Thanks for the various feedback on the three streams idea: I’ll be posting more about it next week, when I’m properly back in the saddle/office.
In the meantime, I thought it would be good to write a quick piece about covering your bases in the classroom, when things don’t work. This is a bit different from learning from failure, which primarily revolves around failures to reach the nominal class objectives. Instead, I’m talking about when things go more broadly belly up.
These kinds of failure fall into different categories:
- Technical failures. If the projector doesn’t work, how screwed are you? Ideally, there’s someone you can phone to try and fix it, but if that’s not an option, can you adapt your class to run without any slides: unless you’re putting a lot of data into the slides (which you shouldn’t be), then you probably can, although the experience it likely to remind you of how much of a prop those slides can be: remember you can always email out/post slides after class. More mundanely, your room might have a whizz-bang computer pod, but you might want to take along your own laptop, just in case.
- Rooming failures. Usually you know what sort of room you want/need, but timetabling can’t always oblige and you might have to be moved around. Can your class survive a move into a raked lecture theatre, when you’d planned for a flat seminar room? Again, it’s usually not a huge problem, but some thought about such things beforehand probably makes sense: it might even throw up some interesting ideas.
- Student failures. My good colleagues have covered much of this, especially the failure to prepare or to act as predicted. Here, I’m thinking more about what happens if half the class doesn’t show up, or all but one fail to show up: I have exactly this second scenario occur earlier this year, for a group exercise, which posed some interesting challenges and hasty improvisation. However, we got something working (partly by removing to have some liquid refreshment): smaller numbers is much less of a problem then you might think because you can start to tailor content more closely to needs and become more interactive. A bigger (and rarer) problem is when a whole bunch of extra people turn up: can you fit them into the room and do something useful with them? Snowballing is a good way out of this one.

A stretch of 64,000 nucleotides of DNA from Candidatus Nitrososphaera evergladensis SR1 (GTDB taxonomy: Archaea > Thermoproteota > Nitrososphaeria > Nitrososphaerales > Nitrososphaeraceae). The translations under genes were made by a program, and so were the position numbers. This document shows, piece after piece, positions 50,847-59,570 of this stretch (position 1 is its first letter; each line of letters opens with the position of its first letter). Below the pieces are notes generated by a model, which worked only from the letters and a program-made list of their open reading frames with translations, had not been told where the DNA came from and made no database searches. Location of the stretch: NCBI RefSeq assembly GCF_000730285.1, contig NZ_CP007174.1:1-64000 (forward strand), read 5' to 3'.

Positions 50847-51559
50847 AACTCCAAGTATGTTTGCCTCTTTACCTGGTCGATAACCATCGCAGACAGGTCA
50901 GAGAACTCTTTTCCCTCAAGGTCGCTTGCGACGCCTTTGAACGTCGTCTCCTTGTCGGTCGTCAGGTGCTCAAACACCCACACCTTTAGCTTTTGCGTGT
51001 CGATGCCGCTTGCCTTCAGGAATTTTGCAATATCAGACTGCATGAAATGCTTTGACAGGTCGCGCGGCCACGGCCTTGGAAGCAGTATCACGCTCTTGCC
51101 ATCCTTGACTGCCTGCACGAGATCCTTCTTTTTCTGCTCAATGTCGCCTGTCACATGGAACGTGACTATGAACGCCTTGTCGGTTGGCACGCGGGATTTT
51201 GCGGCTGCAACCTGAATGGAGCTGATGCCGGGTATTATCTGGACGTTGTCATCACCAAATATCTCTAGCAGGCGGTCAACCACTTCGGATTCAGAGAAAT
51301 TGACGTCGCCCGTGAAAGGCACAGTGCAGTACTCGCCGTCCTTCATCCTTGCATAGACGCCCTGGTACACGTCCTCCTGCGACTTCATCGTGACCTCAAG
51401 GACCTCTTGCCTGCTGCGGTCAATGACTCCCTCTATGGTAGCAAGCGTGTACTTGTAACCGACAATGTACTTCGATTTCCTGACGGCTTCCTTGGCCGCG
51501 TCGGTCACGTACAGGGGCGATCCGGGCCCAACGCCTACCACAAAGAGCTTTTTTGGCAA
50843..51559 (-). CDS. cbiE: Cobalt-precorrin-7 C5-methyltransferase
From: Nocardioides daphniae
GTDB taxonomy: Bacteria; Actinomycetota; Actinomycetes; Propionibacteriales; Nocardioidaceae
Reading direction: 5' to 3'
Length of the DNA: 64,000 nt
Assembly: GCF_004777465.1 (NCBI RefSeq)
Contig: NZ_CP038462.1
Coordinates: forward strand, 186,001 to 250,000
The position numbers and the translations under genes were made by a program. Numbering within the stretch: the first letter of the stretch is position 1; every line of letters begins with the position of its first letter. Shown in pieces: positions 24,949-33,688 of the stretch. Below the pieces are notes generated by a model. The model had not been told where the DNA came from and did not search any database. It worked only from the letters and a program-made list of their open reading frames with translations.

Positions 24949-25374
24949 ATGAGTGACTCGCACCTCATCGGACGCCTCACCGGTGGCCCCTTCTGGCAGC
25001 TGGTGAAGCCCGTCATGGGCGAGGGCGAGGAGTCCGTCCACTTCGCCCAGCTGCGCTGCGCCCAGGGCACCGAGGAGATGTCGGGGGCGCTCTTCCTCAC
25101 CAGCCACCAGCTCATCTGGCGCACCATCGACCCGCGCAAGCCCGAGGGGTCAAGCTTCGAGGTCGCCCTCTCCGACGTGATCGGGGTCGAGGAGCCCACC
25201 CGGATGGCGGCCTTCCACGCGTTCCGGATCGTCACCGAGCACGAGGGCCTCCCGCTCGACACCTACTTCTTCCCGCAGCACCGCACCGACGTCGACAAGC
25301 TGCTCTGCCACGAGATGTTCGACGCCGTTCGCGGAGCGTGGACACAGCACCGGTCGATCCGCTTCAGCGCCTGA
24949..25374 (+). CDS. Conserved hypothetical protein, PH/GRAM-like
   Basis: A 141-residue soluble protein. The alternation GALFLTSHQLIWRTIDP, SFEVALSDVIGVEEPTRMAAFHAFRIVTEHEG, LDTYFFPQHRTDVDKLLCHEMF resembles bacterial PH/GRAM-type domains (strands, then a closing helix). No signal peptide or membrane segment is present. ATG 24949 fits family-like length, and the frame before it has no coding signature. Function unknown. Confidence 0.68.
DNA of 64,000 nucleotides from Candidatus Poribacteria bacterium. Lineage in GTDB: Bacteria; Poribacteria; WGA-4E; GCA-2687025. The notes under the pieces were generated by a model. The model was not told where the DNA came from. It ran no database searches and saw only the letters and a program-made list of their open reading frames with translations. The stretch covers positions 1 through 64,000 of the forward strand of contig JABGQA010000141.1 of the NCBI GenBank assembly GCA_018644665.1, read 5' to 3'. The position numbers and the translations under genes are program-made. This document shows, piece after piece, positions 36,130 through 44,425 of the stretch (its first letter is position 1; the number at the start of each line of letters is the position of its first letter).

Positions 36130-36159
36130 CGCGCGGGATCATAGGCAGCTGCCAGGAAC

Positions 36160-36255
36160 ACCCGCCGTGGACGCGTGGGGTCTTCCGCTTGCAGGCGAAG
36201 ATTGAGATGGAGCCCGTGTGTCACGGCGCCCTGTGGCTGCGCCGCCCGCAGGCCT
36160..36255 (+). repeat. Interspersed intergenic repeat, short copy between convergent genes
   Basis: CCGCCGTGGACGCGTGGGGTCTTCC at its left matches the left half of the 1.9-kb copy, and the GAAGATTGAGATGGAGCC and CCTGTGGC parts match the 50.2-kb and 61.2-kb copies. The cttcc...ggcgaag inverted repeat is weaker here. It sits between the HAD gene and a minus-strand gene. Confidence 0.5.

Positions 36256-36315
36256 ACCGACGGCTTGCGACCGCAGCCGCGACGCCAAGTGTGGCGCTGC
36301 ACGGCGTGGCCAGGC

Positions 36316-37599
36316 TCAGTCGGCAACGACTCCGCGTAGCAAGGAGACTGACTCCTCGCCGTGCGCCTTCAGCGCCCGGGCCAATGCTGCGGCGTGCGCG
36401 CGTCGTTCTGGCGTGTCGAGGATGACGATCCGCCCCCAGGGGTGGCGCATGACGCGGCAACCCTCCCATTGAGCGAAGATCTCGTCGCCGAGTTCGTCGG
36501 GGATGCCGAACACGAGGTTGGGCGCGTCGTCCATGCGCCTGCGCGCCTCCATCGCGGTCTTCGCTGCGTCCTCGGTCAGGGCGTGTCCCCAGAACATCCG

- You failures. As a keen reader of this blog, this shouldn’t be a problem, but it’s still reasonable to talk about this: we have all messed up at some point. My personal nadir came as a teaching assistant when I found myself sprawled on my bed, still clothed and drunk from the night before, 20 minutes into the morning class I was supposed to be giving to the students I’d been out drinking with the night before. Suffice to say, it wasn’t pleasant for anyone involved. Let’s just say that I speak from experience when I say that some judgement might be exercised in such situations. Aside from such catastrophes, can you cope if you leave your teaching notes on the bus to work, or if you have four hours of class back-to-back? Knowing your breaking points is important if you’re going to be able to handle them (and, ideally, to avoid them).
This is be no means definitive as a list, just something to get you thinking about what you really need to make your class work. Sometimes you get hit from different sides at the same time, sometimes some promised help doesn’t materialise.
For me, the important thing I’m taking from writing this list is that usually you can cope, if you keep your head and prepare to run with something a bit different. And that’s another great reason not to get smashed out your head the night before.